Abbey brothers and sisters at their mother's, Alice Frances (Herman) Abbey, funeral, St. Joseph Catholic Church, Beulah, Mercer Co., ND, April 1, 1982.


Robert Duane Wetzel died December 8, 2012, in Yuma, Yuma Co., AZ, at age 81.


This article from the Sunday, October 19, 1986, edition of the Bismarck Tribune newspaper contained a story about the long commute Kay Donnette (Wetzel) had as she pursued another college degree.


Harry Donald "Don" Wetzel tending his bee hives, 1993. Photo courtesy of Kay Koslan.


Barry David Wetzel and Kim Donald Wetzel tending bee hives, 1993. Photo courtesy of Kay Koslan.


Lenore Shirley (Abbey) Wetzel and Harry Donald "Don" Wetzel, July 30, 1995. Photo courtesy of Kay Koslan.


The old part of Harry Donald "Don" Wetzel's honey house, where the honey was extracted, which burned down in 1996. The new section, which contained all the extraction equipment, was not significantly damaged. Photo courtesy of Kay Koslan.


Left to Right: Jan (Welk) Abbey, Lois (Abbey) Lang, Alan Abbey, Marilyn (Abbey) Gustafson, and Lenore (Abbey) Wetzel, at Greg Abbey's wedding, October 11, 1996, Burleigh Co., ND. Photo courtesy of Kay Koslan.


   

Harry Donald "Don" Wetzel and Lenore Shirley (Abbey) Wetzel, 1997, left picture, and Unknown date, right picture. Photos courtesy of Kay Koslan.


The new house of Harry Donald "Don" Wetzel and Lenore Shirley (Abbey) Wetzel, 1997. Dusky is an interested observer. Photo courtesy of Kay Koslan.


The 1998 Abbey sibling reunion, Beulah, Mercer Co., ND. Photo courtesy of Kay Koslan.

Left to Right, Back Row: Alan Abbey, and Gale Abbey.

Left to Right, Middle Row: Jan (Welk) Abbey, Alicia Abbey, Lenore (Abbey) Wetzel, Donald Wetzel, Lois (Abbey) Lang, and Lorraine (Thompson) (Boeck) Abbey.

Left to Right, Front Row: June (Abbey) Dolce, Arvid Gustafson, and Marilyn (Abbey) Gustafson.


Wetzel family picnic in the park, summer, Beulah, Mercer Co., ND, 2001. Photo courtesy of Kay Koslan.


   

Harry Donald "Don" Wetzel wrote his personal memories to pass away the time. He was staying at home with his wife, Lenore Shirley (Abbey) Wetzel, who was battling cancer. He began writing his memories in March, 2000, and his final entry was in 2002. His memories include numerous pictures of Donald as he was growing up. Clicking on the left image goes to a PDF file. Clicking on the right image goes to a Microsoft Word file.


Sally Pulver, Inez Sommers and Lenore (Abbey) Wetzel, at Lenore's home, Beulah, Mercer Co., ND, January 20, 2003. Photo courtesy of Kay Koslan.


Lenore (Abbey) Wetzel and Donald Wetzel, at their home, Beulah, Mercer Co., ND, February 16, 2003. Photo courtesy of Kay Koslan.


Lenore Shirley (Abbey) Wetzel died February 26, 2003, at Sakakawea Medical Center, Hazen, Mercer Co., ND, at age 72. Buried in Saint Joseph Catholic Cemetery, Beulah, Mercer Co., ND.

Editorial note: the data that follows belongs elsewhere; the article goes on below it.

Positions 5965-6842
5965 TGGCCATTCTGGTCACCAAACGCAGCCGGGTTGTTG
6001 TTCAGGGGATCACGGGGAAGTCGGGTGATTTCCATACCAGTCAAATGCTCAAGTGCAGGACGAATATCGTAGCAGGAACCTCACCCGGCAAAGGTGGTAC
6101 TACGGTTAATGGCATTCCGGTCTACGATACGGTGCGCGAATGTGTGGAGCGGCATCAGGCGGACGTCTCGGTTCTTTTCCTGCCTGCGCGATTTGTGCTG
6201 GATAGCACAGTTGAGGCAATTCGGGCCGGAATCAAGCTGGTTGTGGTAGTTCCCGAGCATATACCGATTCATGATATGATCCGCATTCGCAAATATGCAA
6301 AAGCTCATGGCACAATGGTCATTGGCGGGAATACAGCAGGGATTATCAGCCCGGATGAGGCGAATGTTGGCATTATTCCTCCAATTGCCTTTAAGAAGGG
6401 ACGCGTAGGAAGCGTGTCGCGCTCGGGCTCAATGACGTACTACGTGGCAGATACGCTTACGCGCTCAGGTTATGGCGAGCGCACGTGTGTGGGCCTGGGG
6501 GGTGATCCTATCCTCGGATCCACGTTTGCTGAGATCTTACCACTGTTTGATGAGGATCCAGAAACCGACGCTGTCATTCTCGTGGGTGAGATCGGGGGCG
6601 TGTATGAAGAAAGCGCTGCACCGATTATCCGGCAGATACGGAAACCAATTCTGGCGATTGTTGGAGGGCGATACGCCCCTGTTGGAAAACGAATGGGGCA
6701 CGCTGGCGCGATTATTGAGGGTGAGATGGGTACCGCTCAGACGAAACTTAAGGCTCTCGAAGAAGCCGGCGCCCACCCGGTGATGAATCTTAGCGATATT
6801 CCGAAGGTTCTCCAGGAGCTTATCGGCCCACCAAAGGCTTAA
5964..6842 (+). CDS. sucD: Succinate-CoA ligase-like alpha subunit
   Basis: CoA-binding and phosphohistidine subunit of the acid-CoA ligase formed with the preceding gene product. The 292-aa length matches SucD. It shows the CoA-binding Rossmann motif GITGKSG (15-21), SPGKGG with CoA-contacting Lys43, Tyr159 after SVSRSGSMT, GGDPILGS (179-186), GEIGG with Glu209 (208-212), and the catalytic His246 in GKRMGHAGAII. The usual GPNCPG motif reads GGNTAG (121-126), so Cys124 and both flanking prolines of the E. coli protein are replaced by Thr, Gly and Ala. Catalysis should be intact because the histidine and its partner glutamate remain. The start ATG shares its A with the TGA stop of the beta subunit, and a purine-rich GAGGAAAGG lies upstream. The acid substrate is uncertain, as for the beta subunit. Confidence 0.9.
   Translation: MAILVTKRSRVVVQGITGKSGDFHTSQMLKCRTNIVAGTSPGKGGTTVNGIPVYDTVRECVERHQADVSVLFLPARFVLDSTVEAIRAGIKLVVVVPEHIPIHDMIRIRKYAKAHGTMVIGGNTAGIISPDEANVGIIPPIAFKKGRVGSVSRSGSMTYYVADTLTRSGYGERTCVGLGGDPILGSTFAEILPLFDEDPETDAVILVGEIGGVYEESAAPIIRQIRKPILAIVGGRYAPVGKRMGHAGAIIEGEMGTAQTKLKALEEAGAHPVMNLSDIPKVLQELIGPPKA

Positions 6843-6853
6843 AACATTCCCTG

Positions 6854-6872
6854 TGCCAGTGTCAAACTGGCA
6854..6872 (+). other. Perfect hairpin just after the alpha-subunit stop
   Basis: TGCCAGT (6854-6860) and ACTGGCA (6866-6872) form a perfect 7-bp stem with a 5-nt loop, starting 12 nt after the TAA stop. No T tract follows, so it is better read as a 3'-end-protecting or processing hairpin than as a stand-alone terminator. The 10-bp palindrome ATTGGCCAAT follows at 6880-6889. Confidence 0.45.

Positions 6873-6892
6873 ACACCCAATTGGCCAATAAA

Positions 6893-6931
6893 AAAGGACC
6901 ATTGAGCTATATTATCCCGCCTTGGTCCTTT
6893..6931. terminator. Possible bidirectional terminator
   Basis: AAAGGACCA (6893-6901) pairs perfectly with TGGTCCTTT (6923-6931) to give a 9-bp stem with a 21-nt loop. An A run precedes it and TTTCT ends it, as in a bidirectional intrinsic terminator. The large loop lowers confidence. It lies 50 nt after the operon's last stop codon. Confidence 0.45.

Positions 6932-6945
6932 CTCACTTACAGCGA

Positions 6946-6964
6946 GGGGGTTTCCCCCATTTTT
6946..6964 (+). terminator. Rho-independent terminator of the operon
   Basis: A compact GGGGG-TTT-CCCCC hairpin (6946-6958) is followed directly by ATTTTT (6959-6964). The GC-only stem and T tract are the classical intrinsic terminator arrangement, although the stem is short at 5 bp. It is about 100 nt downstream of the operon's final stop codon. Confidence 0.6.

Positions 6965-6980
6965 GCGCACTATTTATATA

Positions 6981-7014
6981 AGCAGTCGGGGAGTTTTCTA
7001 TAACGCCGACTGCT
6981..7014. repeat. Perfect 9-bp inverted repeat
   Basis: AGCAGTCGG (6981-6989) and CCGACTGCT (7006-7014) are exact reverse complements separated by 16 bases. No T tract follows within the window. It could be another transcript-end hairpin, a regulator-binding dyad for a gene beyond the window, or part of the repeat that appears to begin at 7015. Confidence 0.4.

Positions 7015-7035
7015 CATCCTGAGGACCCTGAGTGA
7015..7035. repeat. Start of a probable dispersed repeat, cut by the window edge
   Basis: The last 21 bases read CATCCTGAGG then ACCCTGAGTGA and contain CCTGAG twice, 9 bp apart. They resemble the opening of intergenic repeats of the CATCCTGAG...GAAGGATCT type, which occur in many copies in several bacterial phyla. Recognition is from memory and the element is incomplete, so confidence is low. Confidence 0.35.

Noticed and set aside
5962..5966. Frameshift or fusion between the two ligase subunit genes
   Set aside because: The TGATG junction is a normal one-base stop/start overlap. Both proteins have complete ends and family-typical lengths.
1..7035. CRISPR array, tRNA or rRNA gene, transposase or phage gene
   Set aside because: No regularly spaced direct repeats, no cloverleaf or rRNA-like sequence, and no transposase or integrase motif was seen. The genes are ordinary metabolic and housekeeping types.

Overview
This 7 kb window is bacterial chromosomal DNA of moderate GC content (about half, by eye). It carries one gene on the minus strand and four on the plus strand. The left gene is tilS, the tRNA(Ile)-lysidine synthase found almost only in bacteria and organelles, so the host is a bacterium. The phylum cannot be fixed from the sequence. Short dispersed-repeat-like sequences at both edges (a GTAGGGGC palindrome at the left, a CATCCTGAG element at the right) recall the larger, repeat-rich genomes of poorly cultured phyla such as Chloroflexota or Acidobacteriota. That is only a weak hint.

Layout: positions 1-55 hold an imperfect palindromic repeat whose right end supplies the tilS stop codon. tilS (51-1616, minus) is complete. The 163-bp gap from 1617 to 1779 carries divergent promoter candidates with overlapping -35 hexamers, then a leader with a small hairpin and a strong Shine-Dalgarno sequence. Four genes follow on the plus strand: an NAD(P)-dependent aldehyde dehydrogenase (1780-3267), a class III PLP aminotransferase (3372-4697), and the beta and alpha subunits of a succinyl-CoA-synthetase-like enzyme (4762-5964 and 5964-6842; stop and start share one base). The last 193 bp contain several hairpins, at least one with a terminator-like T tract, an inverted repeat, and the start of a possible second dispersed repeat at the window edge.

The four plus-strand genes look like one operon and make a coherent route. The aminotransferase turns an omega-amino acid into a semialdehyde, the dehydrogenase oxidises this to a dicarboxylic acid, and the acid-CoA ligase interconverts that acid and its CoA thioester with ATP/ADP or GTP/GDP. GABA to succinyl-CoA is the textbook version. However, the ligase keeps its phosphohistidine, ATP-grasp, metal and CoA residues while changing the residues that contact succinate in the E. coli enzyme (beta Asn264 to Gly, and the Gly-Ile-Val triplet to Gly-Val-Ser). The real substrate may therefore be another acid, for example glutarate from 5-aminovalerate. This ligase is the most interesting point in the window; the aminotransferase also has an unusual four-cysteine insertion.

Lenore Shirley (Abbey) Wetzel Death Record.


The Bismarck Tribune, Bismarck, Burleigh Co., ND, February 28, 2003

Lenore Wetzel

BEULAH - Lenore Wetzel, 72, Beulah, died Feb. 26, 2003, at a Hazen medical center, following a long illness. Services will be held at 10 a.m. MST Saturday at St. Joseph Catholic Church, Beulah, with the Rev. Charles Zins officiating. Burial will be in the church cemetery. Visitation will be held from 3 to 6 p.m. MST today at Seibel Funeral Home, Beulah. A vigil service will be held at 7 p.m. MST today at the church. On Feb. 26, 2003, Lenore Shirley Abbey Wetzel entered into the glorious presence of the Lord. After a five-year battle with lung cancer, she is now healed from all disease. Throughout her life, Lenore was devoted to God, attending St. Joseph Catholic Church. Her life mirrored the woman of Proverbs 31:10-31. She was resourceful, hard working and of strong character. She was an ideal wife and mother. Lenore was born April 29, 1930, in Beulah to Oran Ralph Abbey and Alice Francis Herman Abbey. She was the third oldest of nine children, and spent her youth on a farm south of Beulah. On Aug. 13, 1949, she married Harry Donald Wetzel, of Zap, in Beulah. She remained in Beulah all of her life, raising five children, Kay Wetzel Smith, Barry Wetzel, Kim Wetzel, Marsha Wetzel Johnson and Beth Wetzel Jankowski. For several years she also helped raise three of her grandchildren, Tyson Jankowski and Sarah and Josh Smith. Most of Lenore's time was spent taking care of her household and raising her family. When she found the time, she used her God-given talents to enrich her home and families' lives by sewing, knitting, painting, ceramics and stitched the most intricate cross stitch patterns. She enjoyed bowling, participating in a league for many years. Later in life, when family time allowed, she began golfing and also joined the golf league. She was a good cook and spent many of her days feeding family and relatives. After meals, everyone enjoyed playing cards. She was very fun-loving and brought joy and laughter to those around her. Lenore loved playing practical jokes on her family and others she loved. She was known as "Whistler" by many in the community, because she was always cheerful and whistling. As a result, her mother, Alice Abbey was then called "Whistler's mother." She is survived by her husband of 53 years, Donald; her three daughters and two sons-in-law, Kay Smith, Lake Jackson, Texas, Marsha and Carey Johnson, Scottsdale, Ariz., and Beth and Jeri Jankowski, Beulah; two sons and daughters-in-law, Barry and Dee Dee, Beulah, and Kim and Vicki, Bismarck; 14 grandchildren, Josh and Sarah Smith, Lake Jackson, Briana, Ciara, Trevor and Amber Johnson, Scottsdale, Tyson and Haley Jankowski, Beulah, Michael, Cory and Erin Wetzel, Beulah, and Cole, Oran and Kara Wetzel, Bismarck; four sisters, June Dolce, Liberty Lake, Wash., Lois Land, Sidney, Mont., Marilyn Gustafson, Stanton, and Colleen Flemmer, Stevensville, Mont.; and three brothers, Gale Abbey, Glendive, Mont., Jim Abbey, Glendale, Ariz., and Alan Abbey, Beulah. She was preceded in death by her mother and father; and one sister, Donna Abbey Stasel. The family is so thankful to all of those who helped them during the last months of Lenore's illness. They would like to especially thank Inez Sommer, Marilyn Gustafson, the Sakakawea Hospice workers and Judy Erickson. In lieu of flowers, the family asks to please send memorials to Sakakawea Hospice at 510 Eighth Ave. N.E., Hazen, N.D. 58545.